Applying the Collateral Source Rule in Personal Injury Trials: Medical Expenses, Insurance Write-Offs

A live 90-minute CLE webinar with interactive Q&A


Wednesday, September 15, 2021

1:00pm-2:30pm EDT, 10:00am-11:30am PDT

Early Registration Discount Deadline, Friday, August 20, 2021

or call 1-800-926-7926

This CLE webinar will guide counsel in personal injury cases on contending with new applications of the collateral source rule and increasingly contentious battles over a reasonably incurred medical expense. Defendants have been asserting and using the collateral source rule to exclude evidence of the plaintiff's medical expenses by claiming that write-offs and lower reimbursement rates mean that the full amount of the medical costs were not "incurred." The panel will review how states have responded, identify the parties' strategies, and explain how differences in hospitals' and insurers' reimbursement and recovery of costs and expenses impact these issues and how the collateral source rule affects damages and recovery.

Description

The collateral source rule provides that if the plaintiff receives benefits from someone other than the defendant tortfeasor, such "collateral" benefits are not revealed to the jury, not introduced into evidence, and not deducted from the total damages awarded to the plaintiff. In recent times, the types and number of "collateral sources" available to plaintiffs have increased: union benefits, veterans' facility treatment, charity-affiliated reduced rates, and more.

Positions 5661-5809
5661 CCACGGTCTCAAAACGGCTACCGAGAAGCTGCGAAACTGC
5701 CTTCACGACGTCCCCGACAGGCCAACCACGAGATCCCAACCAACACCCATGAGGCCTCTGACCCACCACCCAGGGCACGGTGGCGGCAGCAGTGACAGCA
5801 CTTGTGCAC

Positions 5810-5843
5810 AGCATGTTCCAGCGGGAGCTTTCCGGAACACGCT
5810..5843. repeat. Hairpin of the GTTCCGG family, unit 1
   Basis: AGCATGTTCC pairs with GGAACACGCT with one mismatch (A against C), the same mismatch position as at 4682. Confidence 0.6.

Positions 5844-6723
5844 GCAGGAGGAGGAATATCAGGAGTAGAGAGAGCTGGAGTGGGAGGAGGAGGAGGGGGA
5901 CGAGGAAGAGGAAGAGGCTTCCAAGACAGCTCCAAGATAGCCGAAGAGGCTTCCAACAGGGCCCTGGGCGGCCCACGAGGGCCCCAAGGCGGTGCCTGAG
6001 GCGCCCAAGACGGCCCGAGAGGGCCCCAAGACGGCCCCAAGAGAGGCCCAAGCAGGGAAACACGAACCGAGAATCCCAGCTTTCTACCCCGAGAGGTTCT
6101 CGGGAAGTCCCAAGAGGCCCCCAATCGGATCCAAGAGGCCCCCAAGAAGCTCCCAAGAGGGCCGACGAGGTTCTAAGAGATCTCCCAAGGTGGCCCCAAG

The law in every jurisdiction allows plaintiffs to recover the "reasonable value" of the medical services incurred. Defining "reasonable medical expense" has become less clear, more contentious, and the subject of increased litigation and legislation.

Defendants have begun objecting to medical bills identified in an exhibit list or via a motion in limine filed shortly before trial claiming that such medical expenses are neither "reasonable" nor "incurred" by the plaintiff. Defendants argue the bills were not actually "incurred" by the plaintiff because a collateral source paid them (e.g., private health insurance, state Medicaid, Medicare, workers' compensation, governmental assistance programs, etc.).

States have generally adopted one of three basic approaches on medical expenses that can be introduced into evidence and how much can be recovered.

Listen as our panel of experienced practitioners discusses medical expenses, insurance write-offs, and the collateral source rule in personal injury cases.

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Outline

  1. Overview and history of collateral source rule
  2. Historical ways of proving reasonable and incurred medical expenses
  3. How have defendants begun challenging the admissibility of medical expenses?
  4. Three approaches to introducing medical expense damages

Benefits

The panelist will review these and other key issues:

  • What is the collateral source rule?
  • What are collateral sources?
  • What is an "incurred" medical expense?
  • What are the different approaches taken by the states for introducing medical expenses?

Faculty

Levinson, Martin
Martin A. Levinson

Partner
Hawkins Parnell & Young

Mr. Levinson represents businesses and individuals in all phases of the litigation process, from pre-suit investigation...  |  Read More

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Early Discount (through 08/20/21)

You may pre-order a recording to listen at your convenience. Recordings are available 48 hours after the webinar. Strafford will process CLE credit for one person on each recording. All formats include program handouts.

To find out which recorded format will provide the best CLE option, select your state:

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